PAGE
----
You want to make sure you have enough room for your cables to pass through without bending too much and that they all fit without being too tight. Be careful not to cut so much room that you weaken your board.
Once your holes are drilled and your measurements are made, you can start the install. Screw your hardware down, and make sure it stays. You may need to buy additional mounts for things like your graphics card, but this will depend on what hardware you use.
Once you’ve got your baseboard arranged, you can run your cables. Cables can be run directly up the wall out in the open or up through a conduit pipe to hide them. You can even hide them inside the wall with a passthrough plate or behind your PC with a built-in cabinet.
Since you aren’t using a normal case, your normal cables may not reach between hardware, and if you’re using multiple boards, you will definitely need longer cables. Once you layout your hardware, measure the distance for the cables. Be sure to add a little extra length for slack.
You can always hide excess cables, but you don’t want to buy new cables because you’re just an inch too short. Planning out your build ahead of time will prevent this.
You can try to squeeze your hardware closer, but you may not be able to do so, depending on your anchoring situation. If you need to, you can build smaller boards and place them over top of your motherboard. However, if you haven’t prepared for this, it can add excess weight and heat.
If you’re using multiple boards, you will want to connect any cables that go between the boards after you’ve mounted them to the wall.
Now is a good time to plug in your PC and make sure it all works. Troubleshooting while attached to the wall is a very challenging task. If the system comes on, you’re clear to start mounting.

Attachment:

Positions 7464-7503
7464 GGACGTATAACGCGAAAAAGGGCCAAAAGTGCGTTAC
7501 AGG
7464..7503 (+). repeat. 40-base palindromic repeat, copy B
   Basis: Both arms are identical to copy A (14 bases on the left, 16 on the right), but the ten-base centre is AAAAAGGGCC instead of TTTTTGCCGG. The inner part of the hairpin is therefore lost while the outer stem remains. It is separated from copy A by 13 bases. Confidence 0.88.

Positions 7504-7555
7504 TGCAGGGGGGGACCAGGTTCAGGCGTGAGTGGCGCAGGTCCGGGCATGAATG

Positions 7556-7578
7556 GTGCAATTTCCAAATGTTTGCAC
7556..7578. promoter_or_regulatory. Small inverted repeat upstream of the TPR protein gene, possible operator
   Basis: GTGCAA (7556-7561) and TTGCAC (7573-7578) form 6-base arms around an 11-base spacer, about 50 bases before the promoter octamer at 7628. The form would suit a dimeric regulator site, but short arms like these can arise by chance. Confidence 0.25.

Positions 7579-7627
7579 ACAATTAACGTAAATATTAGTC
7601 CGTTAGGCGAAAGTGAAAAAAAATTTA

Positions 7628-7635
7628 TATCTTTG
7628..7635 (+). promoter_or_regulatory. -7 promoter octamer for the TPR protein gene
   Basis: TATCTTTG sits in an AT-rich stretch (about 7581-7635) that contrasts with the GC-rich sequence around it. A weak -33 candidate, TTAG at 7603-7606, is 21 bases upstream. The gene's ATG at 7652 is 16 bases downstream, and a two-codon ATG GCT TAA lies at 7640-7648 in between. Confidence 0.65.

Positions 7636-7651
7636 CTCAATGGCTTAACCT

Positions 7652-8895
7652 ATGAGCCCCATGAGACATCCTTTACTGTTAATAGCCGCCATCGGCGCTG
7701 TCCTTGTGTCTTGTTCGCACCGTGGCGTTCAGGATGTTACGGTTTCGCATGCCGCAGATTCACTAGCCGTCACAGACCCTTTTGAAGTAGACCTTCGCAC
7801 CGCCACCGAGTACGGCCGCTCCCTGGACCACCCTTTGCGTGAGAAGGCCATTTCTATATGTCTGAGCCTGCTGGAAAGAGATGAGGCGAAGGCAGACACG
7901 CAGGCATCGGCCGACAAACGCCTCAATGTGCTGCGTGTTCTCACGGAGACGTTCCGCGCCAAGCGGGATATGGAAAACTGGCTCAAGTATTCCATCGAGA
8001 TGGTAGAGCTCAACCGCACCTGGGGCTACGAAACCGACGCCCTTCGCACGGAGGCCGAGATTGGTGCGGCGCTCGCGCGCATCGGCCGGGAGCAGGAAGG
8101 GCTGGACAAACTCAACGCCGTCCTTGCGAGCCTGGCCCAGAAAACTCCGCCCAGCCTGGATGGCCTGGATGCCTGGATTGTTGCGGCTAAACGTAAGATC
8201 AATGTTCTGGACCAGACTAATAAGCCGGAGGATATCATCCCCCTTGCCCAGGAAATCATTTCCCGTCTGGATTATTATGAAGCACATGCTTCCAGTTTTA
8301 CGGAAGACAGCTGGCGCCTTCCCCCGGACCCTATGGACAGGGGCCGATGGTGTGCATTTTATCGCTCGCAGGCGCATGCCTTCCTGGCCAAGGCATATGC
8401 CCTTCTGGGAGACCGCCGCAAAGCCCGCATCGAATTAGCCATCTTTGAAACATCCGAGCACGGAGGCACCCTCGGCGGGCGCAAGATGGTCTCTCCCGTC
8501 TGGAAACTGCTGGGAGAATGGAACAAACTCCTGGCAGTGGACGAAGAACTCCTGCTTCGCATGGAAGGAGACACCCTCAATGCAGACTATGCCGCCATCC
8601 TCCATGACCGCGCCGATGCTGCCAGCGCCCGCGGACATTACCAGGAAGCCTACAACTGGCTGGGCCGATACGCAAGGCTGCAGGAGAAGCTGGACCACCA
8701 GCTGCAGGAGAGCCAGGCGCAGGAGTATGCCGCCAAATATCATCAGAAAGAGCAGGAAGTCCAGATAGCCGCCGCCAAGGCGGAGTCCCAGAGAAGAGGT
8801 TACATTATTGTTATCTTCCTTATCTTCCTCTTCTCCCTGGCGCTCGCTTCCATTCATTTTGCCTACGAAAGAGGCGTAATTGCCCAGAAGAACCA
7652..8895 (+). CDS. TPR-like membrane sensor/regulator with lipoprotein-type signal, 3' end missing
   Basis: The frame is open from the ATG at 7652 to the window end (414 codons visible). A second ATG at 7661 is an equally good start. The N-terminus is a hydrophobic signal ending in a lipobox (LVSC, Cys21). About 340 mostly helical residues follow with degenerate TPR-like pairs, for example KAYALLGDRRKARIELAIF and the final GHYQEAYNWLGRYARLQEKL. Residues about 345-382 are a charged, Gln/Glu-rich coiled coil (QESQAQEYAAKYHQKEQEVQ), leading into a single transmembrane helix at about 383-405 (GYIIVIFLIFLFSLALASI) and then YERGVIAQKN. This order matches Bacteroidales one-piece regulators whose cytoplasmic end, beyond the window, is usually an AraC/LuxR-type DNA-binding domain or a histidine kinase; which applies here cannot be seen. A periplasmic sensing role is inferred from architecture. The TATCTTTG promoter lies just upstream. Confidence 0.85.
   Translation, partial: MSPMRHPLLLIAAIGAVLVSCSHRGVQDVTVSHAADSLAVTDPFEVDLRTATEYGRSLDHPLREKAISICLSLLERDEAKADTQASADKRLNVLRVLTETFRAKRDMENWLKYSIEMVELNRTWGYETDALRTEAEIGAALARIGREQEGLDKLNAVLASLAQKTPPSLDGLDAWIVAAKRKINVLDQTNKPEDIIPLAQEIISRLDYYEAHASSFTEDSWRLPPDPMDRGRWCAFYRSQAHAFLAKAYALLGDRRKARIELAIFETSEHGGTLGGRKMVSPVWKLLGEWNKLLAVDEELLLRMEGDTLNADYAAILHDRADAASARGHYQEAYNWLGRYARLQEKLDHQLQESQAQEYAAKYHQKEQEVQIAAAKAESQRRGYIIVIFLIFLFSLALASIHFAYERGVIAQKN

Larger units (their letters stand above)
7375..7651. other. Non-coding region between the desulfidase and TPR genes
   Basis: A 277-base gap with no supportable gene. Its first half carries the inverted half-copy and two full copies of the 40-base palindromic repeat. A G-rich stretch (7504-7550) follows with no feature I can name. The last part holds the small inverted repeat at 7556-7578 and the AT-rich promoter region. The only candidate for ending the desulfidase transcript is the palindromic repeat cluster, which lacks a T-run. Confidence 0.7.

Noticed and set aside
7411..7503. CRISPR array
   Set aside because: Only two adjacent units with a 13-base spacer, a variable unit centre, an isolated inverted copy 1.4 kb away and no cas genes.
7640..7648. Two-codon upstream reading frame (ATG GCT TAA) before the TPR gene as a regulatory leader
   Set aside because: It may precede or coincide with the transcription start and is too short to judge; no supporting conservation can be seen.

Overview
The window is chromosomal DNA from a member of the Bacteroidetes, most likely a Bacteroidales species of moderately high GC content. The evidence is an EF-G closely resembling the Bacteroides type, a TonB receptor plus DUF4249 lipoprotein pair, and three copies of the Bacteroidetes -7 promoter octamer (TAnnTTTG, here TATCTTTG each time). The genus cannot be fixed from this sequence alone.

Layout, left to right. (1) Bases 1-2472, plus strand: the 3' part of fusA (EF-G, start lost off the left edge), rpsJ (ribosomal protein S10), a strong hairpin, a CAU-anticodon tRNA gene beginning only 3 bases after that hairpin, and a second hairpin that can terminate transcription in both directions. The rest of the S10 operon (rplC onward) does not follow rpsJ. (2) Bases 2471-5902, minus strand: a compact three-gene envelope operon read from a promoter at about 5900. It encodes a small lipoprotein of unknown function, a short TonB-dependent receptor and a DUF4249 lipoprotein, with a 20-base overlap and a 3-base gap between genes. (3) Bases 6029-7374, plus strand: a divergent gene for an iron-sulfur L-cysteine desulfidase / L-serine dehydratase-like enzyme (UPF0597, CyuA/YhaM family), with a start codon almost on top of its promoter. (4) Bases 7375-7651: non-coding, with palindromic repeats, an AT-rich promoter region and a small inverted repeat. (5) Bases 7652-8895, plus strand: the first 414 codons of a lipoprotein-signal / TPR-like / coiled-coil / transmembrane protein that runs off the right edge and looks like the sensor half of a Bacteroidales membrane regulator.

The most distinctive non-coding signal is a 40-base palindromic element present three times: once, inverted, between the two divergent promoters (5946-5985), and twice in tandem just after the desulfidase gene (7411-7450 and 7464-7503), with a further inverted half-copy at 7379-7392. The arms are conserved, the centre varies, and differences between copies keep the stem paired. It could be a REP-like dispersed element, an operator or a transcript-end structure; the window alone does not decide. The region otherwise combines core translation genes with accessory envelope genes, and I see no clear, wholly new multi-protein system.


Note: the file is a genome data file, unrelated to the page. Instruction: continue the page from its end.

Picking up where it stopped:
Before you mount your PC, you will want to add any additional designs you have or attachments. Now is the time to position headphone rests or shelves for additional storage. This is also an ideal time to run your RGB lights or set up your steampunk cable pipes.
If you’re worried about dust or damage to the base, plexiglass can be attached over the top of your baseboard. This works just like a normal case. Place several supports long enough so that the plexiglass doesn’t touch your hardware, then attach the glass. It’s recommended to place a bolt to remove the glass easily if there is an issue.
Mounting your PC
With the PC baseboard built, now it’s time to mount it. There are several ways to mount the PC, depending on your wall and how well you want it anchored.
Directly screwing your baseboard to the wall is a secure way to mount your PC, but you may want to use spacers to give your PC more airflow. If you’re worried about support, something as simple as placing plywood on the wall allows you to place screws anywhere you need.
You can build a cleat out of whatever material you need. Make one cleat for the wall with a matching edge to the one attached to the PC, allowing it to slide into place and hold it. This allows you to quickly remove your board at any time. Make sure your cleat is placed in a supported area, like a stud or brick, because this will hold all of the PC’s weight.
Once your PC is on the wall, now is the time for any finishing touches. Run any final cables, attach your monitors and other accessories. Make sure everything turns on correctly.